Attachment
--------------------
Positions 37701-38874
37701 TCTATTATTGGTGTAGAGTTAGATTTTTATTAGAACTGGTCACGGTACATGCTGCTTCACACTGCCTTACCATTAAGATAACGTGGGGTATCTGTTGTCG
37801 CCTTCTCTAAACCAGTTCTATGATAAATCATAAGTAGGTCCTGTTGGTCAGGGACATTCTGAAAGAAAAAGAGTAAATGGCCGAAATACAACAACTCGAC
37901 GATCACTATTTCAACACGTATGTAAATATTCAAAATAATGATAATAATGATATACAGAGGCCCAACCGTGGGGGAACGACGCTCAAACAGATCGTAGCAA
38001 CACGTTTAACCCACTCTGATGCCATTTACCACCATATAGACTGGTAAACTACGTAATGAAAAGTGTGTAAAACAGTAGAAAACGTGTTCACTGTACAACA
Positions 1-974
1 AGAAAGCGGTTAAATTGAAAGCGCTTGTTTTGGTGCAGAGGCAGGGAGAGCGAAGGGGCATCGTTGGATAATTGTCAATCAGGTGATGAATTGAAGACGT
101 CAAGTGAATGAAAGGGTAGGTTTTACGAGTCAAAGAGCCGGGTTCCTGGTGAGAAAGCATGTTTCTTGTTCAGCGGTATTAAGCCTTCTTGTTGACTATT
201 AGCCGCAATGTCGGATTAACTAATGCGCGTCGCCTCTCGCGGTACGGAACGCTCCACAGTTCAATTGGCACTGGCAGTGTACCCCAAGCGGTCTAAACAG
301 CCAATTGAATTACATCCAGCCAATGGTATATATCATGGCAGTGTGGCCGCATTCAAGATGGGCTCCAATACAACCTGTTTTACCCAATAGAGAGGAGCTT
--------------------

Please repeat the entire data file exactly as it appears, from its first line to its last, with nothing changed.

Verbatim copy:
Positions 37701-38874
37701 TCTATTATTGGTGTAGAGTTAGATTTTTATTAGAACTGGTCACGGTACATGCTGCTTCACACTGCCTTACCATTAAGATAACGTGGGGTATCTGTTGTCG
37801 CCTTCTCTAAACCAGTTCTATGATAAATCATAAGTAGGTCCTGTTGGTCAGGGACATTCTGAAAGAAAAAGAGTAAATGGCCGAAATACAACAACTCGAC
37901 GATCACTATTTCAACACGTATGTAAATATTCAAAATAATGATAATAATGATATACAGAGGCCCAACCGTGGGGGAACGACGCTCAAACAGATCGTAGCAA
38001 CACGTTTAACCCACTCTGATGCCATTTACCACCATATAGACTGGTAAACTACGTAATGAAAAGTGTGTAAAACAGTAGAAAACGTGTTCACTGTACAACA
Positions 1-974
1 AGAAAGCGGTTAAATTGAAAGCGCTTGTTTTGGTGCAGAGGCAGGGAGAGCGAAGGGGCATCGTTGGATAATTGTCAATCAGGTGATGAATTGAAGACGT
101 CAAGTGAATGAAAGGGTAGGTTTTACGAGTCAAAGAGCCGGGTTCCTGGTGAGAAAGCATGTTTCTTGTTCAGCGGTATTAAGCCTTCTTGTTGACTATT
201 AGCCGCAATGTCGGATTAACTAATGCGCGTCGCCTCTCGCGGTACGGAACGCTCCACAGTTCAATTGGCACTGGCAGTGTACCCCAAGCGGTCTAAACAG
301 CCAATTGAATTACATCCAGCCAATGGTATATATCATGGCAGTGTGGCCGCATTCAAGATGGGCTCCAATACAACCTGTTTTACCCAATAGAGAGGAGCTT